Posts Tagged ‘zombie’

Doomsday Preppers: Bob Kay

I’ve scheduled this to post on 22/12/12, so if you’re reading this, congratulations on surviving the ‘Mayan End of the World’!

Season two’s next episode (‘You’ve Got Chaos!’) opens with a very interesting look at Johnny-come-lately bandwagon prepper Bob Kay from southern California wine country:
Bob KayAs a nutritionist, he has apparently made a boatload of money with some wonder-vitamins or some such whatsit.
Living in SoCal, it’s only reasonable to be prepared for a massive earthquake that, as he says, “will change society as we know it”. I think that might be giving mother nature a bit more credit than she deserves. Change how the affected people live for a while, yes. But change Society?, I dunno.

So, it seems that just last year, Bob was watching what I’m guessing was the pilot episode of Doomsday Preppers (the one that looked at the guys who are now the unseen ‘experts’ on these episodes), when he said to himself, “Look at these guys, building a self-sustaining greenhouse in the backyard pool, and their homemade wood-fired pickup truck, and their deer hunting for food! Surely I can do better than them, and use my discretionary income to buy my way to preparedness!” And so, in twelve months, he’s spent damn near close to a million dollars on his ‘preps’.
Our narrator explains to us that “Many preppers dream about the elaborate things they would buy if money were not an object”, which, combined with the profile of Mr. Kay, proves my hunch that the current model of preparedness isn’t really about preparedness, but conspicuous consumption.
So how does all this spending break down? Bob has two-and-a-half acres of land and a probably-6,000-square-foot-plus McMansion, and he’s spent $35,000 on exotic edible plants to landscape the place. Their 35,000-gallon swimming pool cost another $100,000 (they purify and drink some of the water, giving us yet another preppers-toasting-with-glasses-of-something-uncommon scene).

Then Bob gets to show off his $110,000 convoy of dream ‘bug-out vehicles’. Now, if you told me you’d spent that much money on six ultimate BOV’s, I’d expect you to unveil some, like, NASA-designed, Swiss-made, carbon-fiber collapsible bicycles with tubeless Kevlar tires. But not Bob Kay. He just has six motorcycles, because y’know, “Nothing impedes a motorcycle! You can get pretty much anywhere on it!” Sure, assuming you have enough petrol to feed it and you don’t come across any large downed trees on your travels. But once your fuel runs out, what then?
Okay, for a long-term, civilization-ending catastrophe, foot or hoof travel is the only sustainable way to get around. But for all other scenarios, bicycles are best. Why?
Zero emissions: bikes require—and burn—nothing but calories. Remember, RULE #1: CARDIO.
User friendly: no motor = way less moving parts to break and potentially ruin your day.
Nearly-silent: stealth might become a big factor when bands of marauders run amok?
Lightweight: try carrying that motorcycle over your head while crossing the ’quake-buckled 105:
So yeah, motorcycles might be fine for the man with the mid-life crisis, but in terms of preparedness, they’re not that great. And why Bob feels he needs six (he only has a wife and two daughters), I don’t know.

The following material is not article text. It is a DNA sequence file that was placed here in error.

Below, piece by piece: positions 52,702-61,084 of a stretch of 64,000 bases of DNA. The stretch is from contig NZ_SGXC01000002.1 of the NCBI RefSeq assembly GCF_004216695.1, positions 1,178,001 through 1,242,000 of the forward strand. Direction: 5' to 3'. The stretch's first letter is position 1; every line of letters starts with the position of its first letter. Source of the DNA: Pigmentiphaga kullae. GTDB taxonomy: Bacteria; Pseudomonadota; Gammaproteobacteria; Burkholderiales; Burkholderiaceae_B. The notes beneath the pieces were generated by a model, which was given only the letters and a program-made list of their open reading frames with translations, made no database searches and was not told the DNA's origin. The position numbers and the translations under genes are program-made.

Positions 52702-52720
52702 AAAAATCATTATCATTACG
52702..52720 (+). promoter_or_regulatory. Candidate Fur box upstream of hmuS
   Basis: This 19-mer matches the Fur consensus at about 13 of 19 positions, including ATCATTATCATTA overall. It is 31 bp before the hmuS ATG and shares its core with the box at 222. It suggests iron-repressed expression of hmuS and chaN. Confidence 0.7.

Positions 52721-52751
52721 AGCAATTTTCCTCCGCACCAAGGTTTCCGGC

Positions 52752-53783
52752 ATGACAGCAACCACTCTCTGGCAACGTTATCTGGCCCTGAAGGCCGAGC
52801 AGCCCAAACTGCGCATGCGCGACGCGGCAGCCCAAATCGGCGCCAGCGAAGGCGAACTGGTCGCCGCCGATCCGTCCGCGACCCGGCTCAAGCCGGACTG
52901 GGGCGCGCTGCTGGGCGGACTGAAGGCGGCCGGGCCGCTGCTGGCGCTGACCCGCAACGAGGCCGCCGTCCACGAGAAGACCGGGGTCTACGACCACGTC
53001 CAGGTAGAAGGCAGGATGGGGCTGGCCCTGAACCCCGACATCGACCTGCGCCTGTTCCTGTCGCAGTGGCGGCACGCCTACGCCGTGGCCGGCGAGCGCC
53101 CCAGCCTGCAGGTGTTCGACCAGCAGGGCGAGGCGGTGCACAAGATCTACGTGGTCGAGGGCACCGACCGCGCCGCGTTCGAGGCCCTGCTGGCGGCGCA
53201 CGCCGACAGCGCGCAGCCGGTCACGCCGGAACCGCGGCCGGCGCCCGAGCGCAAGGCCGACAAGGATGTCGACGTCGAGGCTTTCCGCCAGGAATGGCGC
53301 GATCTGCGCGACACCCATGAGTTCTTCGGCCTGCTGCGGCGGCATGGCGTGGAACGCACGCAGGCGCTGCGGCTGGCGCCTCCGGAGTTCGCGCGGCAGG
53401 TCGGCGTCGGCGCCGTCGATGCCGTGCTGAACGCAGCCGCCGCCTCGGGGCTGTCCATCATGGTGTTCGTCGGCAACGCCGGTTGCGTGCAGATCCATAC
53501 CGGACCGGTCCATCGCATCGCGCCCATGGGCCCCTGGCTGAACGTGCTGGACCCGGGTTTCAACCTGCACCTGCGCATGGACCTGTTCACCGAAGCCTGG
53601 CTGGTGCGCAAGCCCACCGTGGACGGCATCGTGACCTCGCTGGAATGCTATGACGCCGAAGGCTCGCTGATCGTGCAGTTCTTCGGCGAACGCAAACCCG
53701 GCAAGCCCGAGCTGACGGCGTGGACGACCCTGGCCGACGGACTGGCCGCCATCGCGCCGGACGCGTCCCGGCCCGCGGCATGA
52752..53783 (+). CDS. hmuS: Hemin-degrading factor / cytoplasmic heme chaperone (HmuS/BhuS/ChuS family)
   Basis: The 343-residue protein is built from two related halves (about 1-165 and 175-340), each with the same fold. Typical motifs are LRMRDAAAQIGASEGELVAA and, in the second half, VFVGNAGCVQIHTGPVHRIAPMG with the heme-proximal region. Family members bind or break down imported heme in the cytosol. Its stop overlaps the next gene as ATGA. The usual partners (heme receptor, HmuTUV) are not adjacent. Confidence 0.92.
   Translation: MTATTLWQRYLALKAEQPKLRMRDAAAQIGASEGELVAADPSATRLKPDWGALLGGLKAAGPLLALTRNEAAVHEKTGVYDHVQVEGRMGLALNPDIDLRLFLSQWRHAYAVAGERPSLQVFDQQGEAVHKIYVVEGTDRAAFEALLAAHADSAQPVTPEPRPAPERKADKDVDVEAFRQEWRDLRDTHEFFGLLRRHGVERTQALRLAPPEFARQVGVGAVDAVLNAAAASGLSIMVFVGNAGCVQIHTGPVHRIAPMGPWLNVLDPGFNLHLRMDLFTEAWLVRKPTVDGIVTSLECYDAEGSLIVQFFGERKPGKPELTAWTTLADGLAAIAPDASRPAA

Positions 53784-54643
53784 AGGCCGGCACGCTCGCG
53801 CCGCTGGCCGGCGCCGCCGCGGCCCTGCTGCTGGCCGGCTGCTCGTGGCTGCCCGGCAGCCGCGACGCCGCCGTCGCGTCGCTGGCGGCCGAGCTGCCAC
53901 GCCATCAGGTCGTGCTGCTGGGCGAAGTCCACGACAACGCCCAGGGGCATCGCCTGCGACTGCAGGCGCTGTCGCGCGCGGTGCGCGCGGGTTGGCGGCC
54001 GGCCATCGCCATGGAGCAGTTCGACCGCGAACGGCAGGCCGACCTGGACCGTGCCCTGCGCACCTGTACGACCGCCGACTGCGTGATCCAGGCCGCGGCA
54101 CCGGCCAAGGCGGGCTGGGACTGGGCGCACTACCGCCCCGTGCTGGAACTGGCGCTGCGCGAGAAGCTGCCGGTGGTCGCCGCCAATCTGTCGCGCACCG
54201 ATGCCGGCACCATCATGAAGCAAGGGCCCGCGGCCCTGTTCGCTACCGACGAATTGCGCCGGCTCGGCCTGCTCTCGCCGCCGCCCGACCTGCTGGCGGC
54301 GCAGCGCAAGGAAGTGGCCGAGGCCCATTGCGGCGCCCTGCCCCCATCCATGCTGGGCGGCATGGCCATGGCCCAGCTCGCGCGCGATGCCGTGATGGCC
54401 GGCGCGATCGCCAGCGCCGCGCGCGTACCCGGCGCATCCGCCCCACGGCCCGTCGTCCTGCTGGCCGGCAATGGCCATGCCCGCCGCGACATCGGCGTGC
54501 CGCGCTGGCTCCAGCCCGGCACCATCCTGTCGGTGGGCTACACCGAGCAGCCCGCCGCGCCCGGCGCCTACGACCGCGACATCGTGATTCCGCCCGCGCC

Anyway, at least Bob has his older daughter on-board with his prepping, which makes for some quality father/daughter bonding. From the way it sounds, she thinks up what they need, and he buys it.
Then they go to what I swear is the same bulk-food-store everyone on this show goes to. Our narrator reminds us that an average family’s annual grocery bill is about $3,700, and “Bob just spent over ten times that in one day!” When he gets home, he tells his wife he made a very “reasonable” purchase. His wife asks him what he’s going to do with $45,000 worth of freezedried chicken and such. Bob should say, “Eat it!” but I’m guessing it goes into a basement hoard to be sealed until disaster strikes. You know what I do with my stockpile of dehydrated fruits, vegetables, and meats (all free and courtesy of our wasteful food distribution system)? I eat it, and then I replenish it! It’s food, that’s what you do with it!

So, Bob and his older daughter want to get some weapons training. She starts out with throwing knives, which is like throwing your baby into the deep end of a pool; she says, “But my videogames make it look so much easier!” Knife-throwing has a ridiculously high learning curve, and even once you get the hang of it, I don’t think it’s a terribly useful skill. However, I am a big fan of hatchet throwing—which is more intuitive to learn, harder to miss, and should you hit your opponent, more mass = more damage.
Well, she wants to learn to shoot guns too, so daddy goes out and buys her a personal coach, a $4,000 tricked-out black rifle and a few hundred dollars’ worth of those 3-D plastic ‘bleeding’ zombie targets (for the record, single-use products such as those are inherently Evil). I just saw a program on the gun channel that showed how to make a cheap, easy, and effective human-sized target with a couple of cardboard boxes, some duct tape, and an old t-shirt. It was more realistic (the shirt means you can’t always immediately see where your shots are hitting), and more importantly, reusable! What’s wrong with that?